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Messages - Doh

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1
Playmaker Help / Re: Raycast return list or array?
« on: February 16, 2018, 09:58:10 AM »
Hey, "Raycast All" will give you a list of all the objects hit, use "store hit objects" in that action. You define the depth through a "distance" float too.

2
Hey, just had a little look into this.

In response to this part of your query "so I'm trying to find the child and apply a mesh filter with a specified mesh inside" I've done something that seems to answer that and taken a screen shot, it finds the child object (a cube) and turns it into a capsule. It's attached, hope it helps!


3
Sorry I've been away for the last day.

Just watched your video, awesome work!

4
Playmaker Help / Re: Creating a Room-Brush system with Playmaker?
« on: February 14, 2018, 04:23:22 PM »
I don't understand what you mean, could you elaborate? Have you tested this and found an issue? If so could you illustrate or more clearly explain.

5
Playmaker Bug Reporting / Possible "get closest" bug
« on: February 14, 2018, 06:47:43 AM »
I've found that in my scenario using "array get closest game object" finds the wrong (the furthest) result between the 2 objects I have on the array, though if I replace it with an array maker array list and swap the action for "array list get closest game object" in the the same scenario it finds the correct (the closest) game object.

Using Unity 2017.3.0f3 and the latest stable release of Playmaker.

More details can be provided if this cannot be replicated.

6
Playmaker Help / Re: Creating a Room-Brush system with Playmaker?
« on: February 14, 2018, 06:36:38 AM »
It shouldn't matter as long as all five (1xFoundation 4xEdge) are children of the Snap Marker. This is just so the Foundation and Edges inherit the position of the Snap Marker.

All you'll need to do to limit the building area to your 300x300 grid would be to prevent the Snap Marker from operating outside of the XZ coordinates of your building area.

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Playmaker Help / Re: Creating a Room-Brush system with Playmaker?
« on: February 14, 2018, 06:05:51 AM »
Cheers for the video, from what I can see there I totally misjudged the scale of the building area. The idea proposed in reply #14 of this thread is far more efficient.

So I'd go with no pre-placed Foundation Markers or Edge Markers. Just the Snap Marker that moves with the cursor, as a child of the Snap Marker have one Foundation Marker and it's four Edge Markers. Each with an appropriately placed collider set as trigger. An FSM on the Foundation Marker and each of the Edge Markers, you want the "trigger event" action to check if an object already exists in its space.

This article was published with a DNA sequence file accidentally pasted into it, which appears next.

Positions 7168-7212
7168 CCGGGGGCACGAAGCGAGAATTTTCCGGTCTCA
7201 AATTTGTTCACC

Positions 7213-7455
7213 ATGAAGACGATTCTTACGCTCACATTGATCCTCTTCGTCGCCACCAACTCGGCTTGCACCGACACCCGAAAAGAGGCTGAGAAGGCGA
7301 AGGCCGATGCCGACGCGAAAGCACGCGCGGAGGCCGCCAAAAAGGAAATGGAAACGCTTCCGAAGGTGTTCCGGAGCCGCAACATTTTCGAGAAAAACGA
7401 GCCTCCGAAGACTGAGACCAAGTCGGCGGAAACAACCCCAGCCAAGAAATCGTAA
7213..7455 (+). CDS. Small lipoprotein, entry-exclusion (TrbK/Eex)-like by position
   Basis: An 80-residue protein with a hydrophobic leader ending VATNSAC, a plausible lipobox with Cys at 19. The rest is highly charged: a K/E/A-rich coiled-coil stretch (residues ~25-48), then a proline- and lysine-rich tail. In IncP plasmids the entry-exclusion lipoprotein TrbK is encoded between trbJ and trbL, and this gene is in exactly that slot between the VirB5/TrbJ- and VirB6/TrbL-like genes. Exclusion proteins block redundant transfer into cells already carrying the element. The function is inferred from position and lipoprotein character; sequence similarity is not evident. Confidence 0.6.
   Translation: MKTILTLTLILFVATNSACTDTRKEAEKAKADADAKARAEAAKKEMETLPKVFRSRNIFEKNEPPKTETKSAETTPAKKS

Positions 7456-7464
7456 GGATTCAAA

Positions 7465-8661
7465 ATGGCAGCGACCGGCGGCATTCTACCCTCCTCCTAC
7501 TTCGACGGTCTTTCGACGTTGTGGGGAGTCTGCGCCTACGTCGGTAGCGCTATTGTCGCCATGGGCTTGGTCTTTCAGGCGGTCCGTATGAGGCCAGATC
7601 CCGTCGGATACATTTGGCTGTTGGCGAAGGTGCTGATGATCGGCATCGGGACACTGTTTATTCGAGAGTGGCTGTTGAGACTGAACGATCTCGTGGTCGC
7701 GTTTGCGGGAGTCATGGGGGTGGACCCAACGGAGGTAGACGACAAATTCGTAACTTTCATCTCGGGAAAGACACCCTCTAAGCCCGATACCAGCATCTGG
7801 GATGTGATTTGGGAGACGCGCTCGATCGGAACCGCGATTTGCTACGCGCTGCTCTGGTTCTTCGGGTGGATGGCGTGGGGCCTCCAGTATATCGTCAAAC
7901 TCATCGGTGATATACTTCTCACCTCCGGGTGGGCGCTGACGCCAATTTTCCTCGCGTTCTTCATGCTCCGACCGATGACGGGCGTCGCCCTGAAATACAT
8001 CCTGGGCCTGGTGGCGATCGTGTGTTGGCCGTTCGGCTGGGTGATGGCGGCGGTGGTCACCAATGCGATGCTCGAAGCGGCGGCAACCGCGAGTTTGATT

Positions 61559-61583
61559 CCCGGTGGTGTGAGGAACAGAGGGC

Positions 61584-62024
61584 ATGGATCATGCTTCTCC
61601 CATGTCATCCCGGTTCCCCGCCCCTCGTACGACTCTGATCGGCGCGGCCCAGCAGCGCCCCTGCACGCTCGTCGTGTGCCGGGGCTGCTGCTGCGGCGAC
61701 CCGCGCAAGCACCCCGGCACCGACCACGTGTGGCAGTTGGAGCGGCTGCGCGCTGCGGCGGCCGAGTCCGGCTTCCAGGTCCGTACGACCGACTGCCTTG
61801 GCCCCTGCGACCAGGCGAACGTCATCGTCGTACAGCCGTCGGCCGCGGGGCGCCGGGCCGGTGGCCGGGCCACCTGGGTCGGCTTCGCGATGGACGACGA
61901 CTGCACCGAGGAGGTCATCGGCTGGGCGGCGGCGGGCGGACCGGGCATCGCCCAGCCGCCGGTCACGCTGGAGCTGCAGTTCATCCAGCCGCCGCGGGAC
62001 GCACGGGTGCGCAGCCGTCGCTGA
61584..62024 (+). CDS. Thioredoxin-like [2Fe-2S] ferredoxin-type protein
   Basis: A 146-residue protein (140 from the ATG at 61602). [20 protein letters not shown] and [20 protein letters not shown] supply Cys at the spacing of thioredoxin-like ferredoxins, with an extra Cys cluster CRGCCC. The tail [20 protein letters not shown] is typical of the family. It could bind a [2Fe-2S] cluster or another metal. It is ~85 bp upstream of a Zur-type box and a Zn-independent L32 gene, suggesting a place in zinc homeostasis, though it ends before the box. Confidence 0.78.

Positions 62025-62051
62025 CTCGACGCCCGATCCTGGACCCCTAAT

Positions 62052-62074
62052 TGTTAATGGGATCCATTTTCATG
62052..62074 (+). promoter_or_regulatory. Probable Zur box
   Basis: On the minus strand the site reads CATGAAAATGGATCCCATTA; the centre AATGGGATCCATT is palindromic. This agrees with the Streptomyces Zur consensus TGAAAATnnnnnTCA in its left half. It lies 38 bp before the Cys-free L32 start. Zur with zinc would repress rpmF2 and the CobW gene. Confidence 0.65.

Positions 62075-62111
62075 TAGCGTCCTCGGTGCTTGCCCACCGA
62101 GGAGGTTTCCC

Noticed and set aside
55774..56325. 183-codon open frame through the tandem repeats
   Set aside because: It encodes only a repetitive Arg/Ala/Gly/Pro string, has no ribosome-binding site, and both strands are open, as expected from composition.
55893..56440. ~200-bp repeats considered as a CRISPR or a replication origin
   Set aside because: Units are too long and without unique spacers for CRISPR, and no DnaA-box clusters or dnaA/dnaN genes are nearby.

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Playmaker Help / Re: Creating a Room-Brush system with Playmaker?
« on: February 14, 2018, 05:09:59 AM »
Actually, just had a ponder, your child idea might work far better. Try making it so the snap marker has a trigger in place of the floor and one for each edge. Then just check for building objects already in their places. This way you can avoid having the surplus of game objects. If you want to extend this to extra floors you'll have to add in checks for lower levels and another set of triggers for each extra floor. Though I'd keep it as simple as possible.

9
Playmaker Help / Re: Creating a Room-Brush system with Playmaker?
« on: February 14, 2018, 04:56:28 AM »
Sorry could you clarify the size of the area you're going to build on? 300x300 is larger than I thought. I'd be hesitant of making enough colliders to cover that, there are more efficient ways to find the adjacent markers, the ways I am aware of will just take longer to set up.

Could explain what the green area is and whether it is 300x300 meters?

Could you explain also what a tile of 10x10 does/is?

Is the building mode only active for short isolated periods?

In my solution I was expecting each object to be it's own game object or at most siblings, not children, you'd have neighboring Edge Markers overlapping in that case.

10
Playmaker Help / Re: Creating a Room-Brush system with Playmaker?
« on: February 13, 2018, 10:07:10 AM »
You can work with scripts to some extent, check out the "ScriptControl" category in your action list.

Back to doing it all in Playmaker though, as you've got a very specific building location with a finite grid area I'd consider getting creative with how you lay down sections.

I've attached an image to try to illustrate how I'd begin approaching this.

I'd begin by creating an empty game object (Foundation Marker) at the center of each grid square and another empty game object (Edge Marker) on each edge within the grid. I'd then create two FSM templates in Playmaker, one called "Foundation Data" (add an FSM with this template to each Foundation Marker) and another "Edge Data" (add an FSM with this template to each Edge Marker), inside these FSMs I'd create variables like a bool called "inUse", and maybe a string (objectType) for things like "wall" or "door" and various others as required to contain information on the building that has or hasn't been done there. I'd create a layer called something like "Edges", I'd then add all of the Edge Markers to this layer. I'd then add a collider to each "Edge" game object so that the raycasts in the next part have something to hit. I'd also create a global array (called foundationMarkerList) with all of the Foundation Markers added to it.

In the image you can see the cursor is hovering over a grid square, the "Snap Position" has been moved to the center of that square. From the snap object you can get all of the information you may need using two techniques, firstly I'd use the action "array get closest game object" and check the "foundationMarkerList" array, the result should be the Foundation Marker under the snap position, I'd then raycast out 4 directions (-x,+x,-z and +z) to find the adjacent Edge Markers (limit the raycasts to the Edge Markers layer using the layer mask on the action).